Alison and I do not share the same political persuasions. She has been a doughty fighter for the ALP. Yet I do wonder why the ALP has not drafted her for political service despite the factional divides that bedevil that party. Alison is withdrawing from her council and community roles after long service to pursue other interests. I think that's a huge loss. If the ALP were to persuade Alison to run in a half-way decent seat, then she would have my total and active support despite party differences. We just need people like her.

I said that that Ken Parish's post was a segue into two apparently disconnected segues. I now want to bring in the second. Again there is a link to Alison, for in our different ways we are both fighting for Aboriginal advancement.

In the Northern Territory, a number of the electorates are majority Aboriginal. Problems of Territory Aborigines in particular and "remote" or "very remote" Aboriginal communities in general drive the debate about Aboriginal policy in ways that I have tried to counter.  Now in Freedom Wars, Opposition leader Tony Abbott  has bought into the question of freedom of speech using the unlikely figure of Andrew Bolt as one example. 

I find myself in a funny position here. The common perception of what are called Australia's culture wars is that they derived from US ideas that were then picked up and promulgated by the Australian right. In fact, as best I can work out the term was first used by the left as a ways of typecasting, discrediting, the purely homegrown views of those who had the temerity to challenge certain nostrums that had become built into official policy and were expressed especially by those from what we might call the soft left, the so called "progressives".

Now you might think that this would make me sympathetic to a call to join the "freedom wars", and I am sympathetic to some of Mr Abbott's points, but the time for this type of warfare has passed. It is just so 1990s or even 1970s. In introducing Mr Bolt, Mr Abbott is actually distracting from real consideration of highly sensitive issues that need to be examined objectively. I won't give the links now to my own writing; that would distract.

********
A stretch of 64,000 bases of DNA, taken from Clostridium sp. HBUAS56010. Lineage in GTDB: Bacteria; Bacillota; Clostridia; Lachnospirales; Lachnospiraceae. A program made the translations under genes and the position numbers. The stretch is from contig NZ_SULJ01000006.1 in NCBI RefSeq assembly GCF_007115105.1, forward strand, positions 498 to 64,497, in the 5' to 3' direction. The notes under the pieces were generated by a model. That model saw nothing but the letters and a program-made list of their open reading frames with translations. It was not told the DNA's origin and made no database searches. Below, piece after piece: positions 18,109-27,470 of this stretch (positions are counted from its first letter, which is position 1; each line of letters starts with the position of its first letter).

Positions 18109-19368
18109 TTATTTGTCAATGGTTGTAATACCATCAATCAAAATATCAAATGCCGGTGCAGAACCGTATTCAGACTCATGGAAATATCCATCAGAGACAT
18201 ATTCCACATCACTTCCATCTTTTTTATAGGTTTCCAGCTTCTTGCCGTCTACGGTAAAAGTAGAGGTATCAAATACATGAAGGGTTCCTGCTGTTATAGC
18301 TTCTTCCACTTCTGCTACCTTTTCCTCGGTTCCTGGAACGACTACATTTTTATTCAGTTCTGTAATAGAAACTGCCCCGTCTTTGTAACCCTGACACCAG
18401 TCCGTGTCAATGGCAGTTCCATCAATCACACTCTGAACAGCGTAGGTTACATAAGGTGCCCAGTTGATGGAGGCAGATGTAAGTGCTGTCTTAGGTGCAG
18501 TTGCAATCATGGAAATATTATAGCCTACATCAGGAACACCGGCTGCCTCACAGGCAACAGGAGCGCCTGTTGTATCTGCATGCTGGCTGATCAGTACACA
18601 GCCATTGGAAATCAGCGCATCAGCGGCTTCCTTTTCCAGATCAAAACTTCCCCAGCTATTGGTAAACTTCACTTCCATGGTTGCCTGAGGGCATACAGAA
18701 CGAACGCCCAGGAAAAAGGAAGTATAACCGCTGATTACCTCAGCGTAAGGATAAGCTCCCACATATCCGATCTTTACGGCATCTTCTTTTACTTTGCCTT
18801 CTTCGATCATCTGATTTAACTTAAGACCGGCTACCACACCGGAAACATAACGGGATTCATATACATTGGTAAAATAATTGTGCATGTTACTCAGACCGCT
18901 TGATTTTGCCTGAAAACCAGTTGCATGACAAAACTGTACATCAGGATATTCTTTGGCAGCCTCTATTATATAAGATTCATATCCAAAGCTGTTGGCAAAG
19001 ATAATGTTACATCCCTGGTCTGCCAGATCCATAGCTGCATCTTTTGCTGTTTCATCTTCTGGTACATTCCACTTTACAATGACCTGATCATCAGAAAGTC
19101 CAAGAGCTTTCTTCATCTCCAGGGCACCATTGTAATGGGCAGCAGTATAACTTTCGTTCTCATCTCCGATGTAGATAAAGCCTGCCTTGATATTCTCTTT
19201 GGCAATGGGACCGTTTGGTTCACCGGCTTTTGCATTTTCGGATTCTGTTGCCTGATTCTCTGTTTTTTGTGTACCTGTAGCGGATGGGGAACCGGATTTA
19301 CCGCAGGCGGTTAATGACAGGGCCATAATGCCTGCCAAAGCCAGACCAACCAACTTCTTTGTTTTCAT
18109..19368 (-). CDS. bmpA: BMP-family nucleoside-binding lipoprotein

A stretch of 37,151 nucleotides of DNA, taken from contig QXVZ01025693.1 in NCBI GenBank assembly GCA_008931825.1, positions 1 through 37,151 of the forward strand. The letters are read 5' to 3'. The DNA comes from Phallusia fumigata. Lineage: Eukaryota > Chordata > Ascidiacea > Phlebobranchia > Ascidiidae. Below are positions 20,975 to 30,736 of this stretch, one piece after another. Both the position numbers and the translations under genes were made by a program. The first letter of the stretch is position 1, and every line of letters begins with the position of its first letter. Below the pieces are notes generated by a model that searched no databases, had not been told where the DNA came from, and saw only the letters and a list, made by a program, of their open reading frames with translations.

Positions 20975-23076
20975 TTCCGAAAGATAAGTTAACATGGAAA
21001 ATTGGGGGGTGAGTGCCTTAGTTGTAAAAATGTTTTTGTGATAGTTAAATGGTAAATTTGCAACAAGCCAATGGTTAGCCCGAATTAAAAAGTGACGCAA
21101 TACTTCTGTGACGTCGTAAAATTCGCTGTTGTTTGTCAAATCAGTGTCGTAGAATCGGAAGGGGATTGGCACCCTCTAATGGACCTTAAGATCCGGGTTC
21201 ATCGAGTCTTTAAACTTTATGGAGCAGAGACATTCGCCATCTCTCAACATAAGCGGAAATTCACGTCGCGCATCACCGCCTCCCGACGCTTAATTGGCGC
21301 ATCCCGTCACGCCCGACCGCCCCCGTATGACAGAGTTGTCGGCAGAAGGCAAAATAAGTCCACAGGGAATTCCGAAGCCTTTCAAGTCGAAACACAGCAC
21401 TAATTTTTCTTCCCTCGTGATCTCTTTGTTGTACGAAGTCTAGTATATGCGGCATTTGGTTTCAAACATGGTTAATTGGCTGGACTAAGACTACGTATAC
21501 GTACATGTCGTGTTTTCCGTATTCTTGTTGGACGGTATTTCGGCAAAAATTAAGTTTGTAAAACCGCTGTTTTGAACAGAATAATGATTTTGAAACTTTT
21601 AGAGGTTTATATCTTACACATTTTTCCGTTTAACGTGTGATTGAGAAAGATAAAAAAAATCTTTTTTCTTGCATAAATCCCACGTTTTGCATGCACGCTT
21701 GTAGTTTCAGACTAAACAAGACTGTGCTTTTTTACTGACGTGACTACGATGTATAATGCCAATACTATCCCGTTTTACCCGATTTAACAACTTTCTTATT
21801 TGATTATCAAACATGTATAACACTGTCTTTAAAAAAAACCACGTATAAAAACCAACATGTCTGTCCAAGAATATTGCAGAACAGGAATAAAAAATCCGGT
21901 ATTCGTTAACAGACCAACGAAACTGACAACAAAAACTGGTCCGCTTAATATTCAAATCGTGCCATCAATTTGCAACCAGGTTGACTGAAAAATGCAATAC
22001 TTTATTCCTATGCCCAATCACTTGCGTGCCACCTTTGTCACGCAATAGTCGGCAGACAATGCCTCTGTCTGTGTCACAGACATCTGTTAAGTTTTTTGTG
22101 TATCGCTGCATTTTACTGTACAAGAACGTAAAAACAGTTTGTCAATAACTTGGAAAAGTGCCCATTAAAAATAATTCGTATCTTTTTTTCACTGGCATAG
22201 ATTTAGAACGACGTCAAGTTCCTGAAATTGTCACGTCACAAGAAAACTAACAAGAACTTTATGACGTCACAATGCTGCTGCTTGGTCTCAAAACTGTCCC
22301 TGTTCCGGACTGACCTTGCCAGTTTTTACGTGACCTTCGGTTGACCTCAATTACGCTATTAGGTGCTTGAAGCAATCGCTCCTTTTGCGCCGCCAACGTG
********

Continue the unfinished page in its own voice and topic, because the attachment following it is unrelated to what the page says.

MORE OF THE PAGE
But if you want to get some understanding of the complexities associated with the definition of Aboriginality, have a look at at the transcript of this recent SBS Insight Program, Aboriginal or Not. I do not doubt Mr Abbott's sincere interest in Aboriginal issues, although he suffers from the pervading "remote" and "very remote" blindness. But it just doesn't help to take Mr Bolt as an example to support the idea that we have entered the era of the "Freedom Wars".

Some of the responses to the Bolt matter did display that instinctive "progressive" blindness to any form of challenge. It is very easy to suggest that someone is being racist when you disagree with their views. But there were far more from left and right who were prepared to address the questions raised in an objective fashion. That is where the debate should rest.   


Anonymous said...

Jim, that Insight transcript is a fascinating read - thanks for the link. I kept wavering between the need for specific Aboriginal-based support, and a more general needs-based support structure, independent of any racial definition. But the second is very easy for me to say, not having been affected by the very real limitations imposed upon people by the first.

On the Bolt thing, this has been endlessly discussed. My own objection to his article/s was not that he should have been restricted, but that he chose to make his points by referencing specific people, and then got some of his facts wrong anyway.


Jim Belshaw said...

I agree with you on Mr Bolt. On the first point, I have written about this. I will do a short post on policy principles.